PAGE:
Jung also placed a strong emphasis on the symbolic in mythology. Jung and Kerenyi (1963) believed “that mythology is held to explain itself and everything else in the universe not because it was invented for the purpose of explanation but because it possesses among other things the property of being explanatory” (pp. 4-5). Mythology is often the primary source of explanation when science cannot provide an answer to our most salient questions. “Mythology is not simply a mode of expression in whose stead another simpler and more readily understandable form might have been chosen, only not just then, when it happened to be the only possible and appropriate one” (Jung & Kerenyi, 1963, p. 3). From mythology, Jung explored the archetypes of the collective unconscious and described the universal nature of mythology. The divinities of mythology “can best be understood as eternal forms, the great world-realities” (Jung & Kerenyi, 1963, p. 103).
References to Biblical personalities, particularly as they related to gender or archetypes, were used extensively in the writings of Fuller (1845) and Jung (1969a). Fuller spoke with disdain for Adam but with highest regard and reverence for the Madonna. She wrote,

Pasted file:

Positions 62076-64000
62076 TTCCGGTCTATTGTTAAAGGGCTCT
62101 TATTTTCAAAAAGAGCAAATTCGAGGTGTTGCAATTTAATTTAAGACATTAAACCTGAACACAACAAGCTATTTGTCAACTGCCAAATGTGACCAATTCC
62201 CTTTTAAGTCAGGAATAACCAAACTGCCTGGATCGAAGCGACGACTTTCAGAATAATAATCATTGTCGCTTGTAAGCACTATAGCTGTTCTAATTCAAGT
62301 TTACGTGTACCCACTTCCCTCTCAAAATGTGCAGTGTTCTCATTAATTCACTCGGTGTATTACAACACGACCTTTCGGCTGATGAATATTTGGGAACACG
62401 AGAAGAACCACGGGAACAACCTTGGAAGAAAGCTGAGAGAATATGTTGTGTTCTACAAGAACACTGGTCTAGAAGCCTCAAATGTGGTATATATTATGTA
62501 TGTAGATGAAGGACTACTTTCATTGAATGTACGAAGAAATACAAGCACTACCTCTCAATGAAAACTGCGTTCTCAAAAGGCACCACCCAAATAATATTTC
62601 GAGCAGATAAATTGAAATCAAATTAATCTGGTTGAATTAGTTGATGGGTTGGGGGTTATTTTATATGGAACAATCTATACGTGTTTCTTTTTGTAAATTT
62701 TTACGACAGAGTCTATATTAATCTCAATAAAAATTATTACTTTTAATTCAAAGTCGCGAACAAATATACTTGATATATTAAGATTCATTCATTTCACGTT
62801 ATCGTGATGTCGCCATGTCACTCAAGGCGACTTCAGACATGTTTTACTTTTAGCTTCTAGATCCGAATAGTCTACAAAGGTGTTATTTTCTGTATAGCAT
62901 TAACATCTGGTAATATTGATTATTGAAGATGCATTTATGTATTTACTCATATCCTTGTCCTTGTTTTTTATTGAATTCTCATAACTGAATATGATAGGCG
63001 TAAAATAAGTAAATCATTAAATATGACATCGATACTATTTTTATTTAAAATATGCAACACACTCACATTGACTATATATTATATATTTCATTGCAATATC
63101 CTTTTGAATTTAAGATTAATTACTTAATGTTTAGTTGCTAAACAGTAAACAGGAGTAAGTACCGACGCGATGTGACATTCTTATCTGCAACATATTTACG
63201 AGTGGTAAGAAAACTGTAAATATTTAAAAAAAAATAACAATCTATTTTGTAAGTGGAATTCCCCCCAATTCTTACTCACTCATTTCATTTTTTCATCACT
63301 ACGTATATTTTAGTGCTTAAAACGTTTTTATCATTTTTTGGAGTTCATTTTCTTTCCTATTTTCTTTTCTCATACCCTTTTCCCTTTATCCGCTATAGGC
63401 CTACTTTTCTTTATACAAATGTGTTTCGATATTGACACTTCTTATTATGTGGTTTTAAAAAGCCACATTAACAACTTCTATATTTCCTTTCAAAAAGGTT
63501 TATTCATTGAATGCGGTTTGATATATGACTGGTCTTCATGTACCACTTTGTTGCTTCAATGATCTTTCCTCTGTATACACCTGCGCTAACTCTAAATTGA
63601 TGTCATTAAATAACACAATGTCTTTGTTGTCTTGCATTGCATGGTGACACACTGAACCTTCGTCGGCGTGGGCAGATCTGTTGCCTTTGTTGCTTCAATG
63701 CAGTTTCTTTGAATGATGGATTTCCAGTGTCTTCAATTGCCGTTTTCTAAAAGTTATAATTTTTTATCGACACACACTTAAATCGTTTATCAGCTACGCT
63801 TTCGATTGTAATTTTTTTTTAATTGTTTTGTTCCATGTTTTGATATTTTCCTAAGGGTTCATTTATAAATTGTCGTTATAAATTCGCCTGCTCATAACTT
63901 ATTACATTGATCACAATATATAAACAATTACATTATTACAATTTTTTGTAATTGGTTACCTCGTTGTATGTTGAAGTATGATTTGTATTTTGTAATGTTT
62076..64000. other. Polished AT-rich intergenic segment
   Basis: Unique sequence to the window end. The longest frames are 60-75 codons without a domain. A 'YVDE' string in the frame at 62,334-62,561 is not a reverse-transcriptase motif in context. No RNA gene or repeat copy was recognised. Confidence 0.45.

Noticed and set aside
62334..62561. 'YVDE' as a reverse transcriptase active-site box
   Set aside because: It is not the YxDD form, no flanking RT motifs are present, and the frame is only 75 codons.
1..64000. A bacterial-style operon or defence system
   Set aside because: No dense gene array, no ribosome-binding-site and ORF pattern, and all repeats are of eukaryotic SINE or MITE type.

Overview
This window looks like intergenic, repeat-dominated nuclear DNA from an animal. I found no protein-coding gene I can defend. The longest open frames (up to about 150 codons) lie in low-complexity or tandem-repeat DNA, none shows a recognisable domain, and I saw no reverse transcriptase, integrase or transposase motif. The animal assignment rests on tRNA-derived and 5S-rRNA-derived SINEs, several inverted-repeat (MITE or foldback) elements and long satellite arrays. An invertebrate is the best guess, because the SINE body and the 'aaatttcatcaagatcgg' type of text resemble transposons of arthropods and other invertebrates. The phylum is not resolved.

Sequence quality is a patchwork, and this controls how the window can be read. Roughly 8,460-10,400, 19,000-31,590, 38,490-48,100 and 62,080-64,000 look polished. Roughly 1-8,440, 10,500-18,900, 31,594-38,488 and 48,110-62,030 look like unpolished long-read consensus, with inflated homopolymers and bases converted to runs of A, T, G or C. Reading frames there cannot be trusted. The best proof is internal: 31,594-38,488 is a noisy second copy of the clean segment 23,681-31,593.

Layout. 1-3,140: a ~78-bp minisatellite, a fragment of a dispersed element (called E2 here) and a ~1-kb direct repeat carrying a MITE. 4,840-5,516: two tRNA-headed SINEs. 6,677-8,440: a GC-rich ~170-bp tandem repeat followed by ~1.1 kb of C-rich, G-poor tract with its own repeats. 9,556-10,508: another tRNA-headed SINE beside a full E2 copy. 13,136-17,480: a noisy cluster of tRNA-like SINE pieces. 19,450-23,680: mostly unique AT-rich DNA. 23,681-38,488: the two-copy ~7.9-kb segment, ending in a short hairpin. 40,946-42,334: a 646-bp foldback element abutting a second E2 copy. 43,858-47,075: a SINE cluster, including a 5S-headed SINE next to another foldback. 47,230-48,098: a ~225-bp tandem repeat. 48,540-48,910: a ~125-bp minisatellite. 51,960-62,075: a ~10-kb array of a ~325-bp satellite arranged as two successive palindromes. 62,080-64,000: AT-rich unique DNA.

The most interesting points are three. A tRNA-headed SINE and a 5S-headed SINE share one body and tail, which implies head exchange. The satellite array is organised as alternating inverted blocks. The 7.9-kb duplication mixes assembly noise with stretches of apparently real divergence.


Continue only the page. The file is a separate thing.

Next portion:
Adam accuses woman to his God, and records her disgrace to their posterity. He is not ashamed to write that he could be drawn from heaven by one beneath him, one made, he says, from but a small part of himself. (Fuller, 1845, p. 44)
But she said of the Virgin Mary, “No figure that has ever arisen to greet our eyes has been received with more fervent reverence than that of the Madonna” (p. 44).
Jung (1969b) also wrote a plethora of passages referring to Biblical stories and images, explaining them in psychological terms. He explored the paradox of the Garden of Eden where God pointed out the tree of life, precipitating the fall of Adam and Eve (Jung, 1969b). Jung further explored Job’s relationship with God in the “Answer to Job” (Jung, 1969b). He also discussed the Virgin Mary and her independence from man. Jung said,
Thus Mary, the virgin, is chosen as the pure vessel for the coming birth of God. Her independence of the male is emphasized by her virginity as the sine qua non of the process. She is a “daughter of God” who, as a later dogma will establish, is distinguished at the onset by the privilege of an immaculate conception and is thus free from the taint of original sin. (p. 398)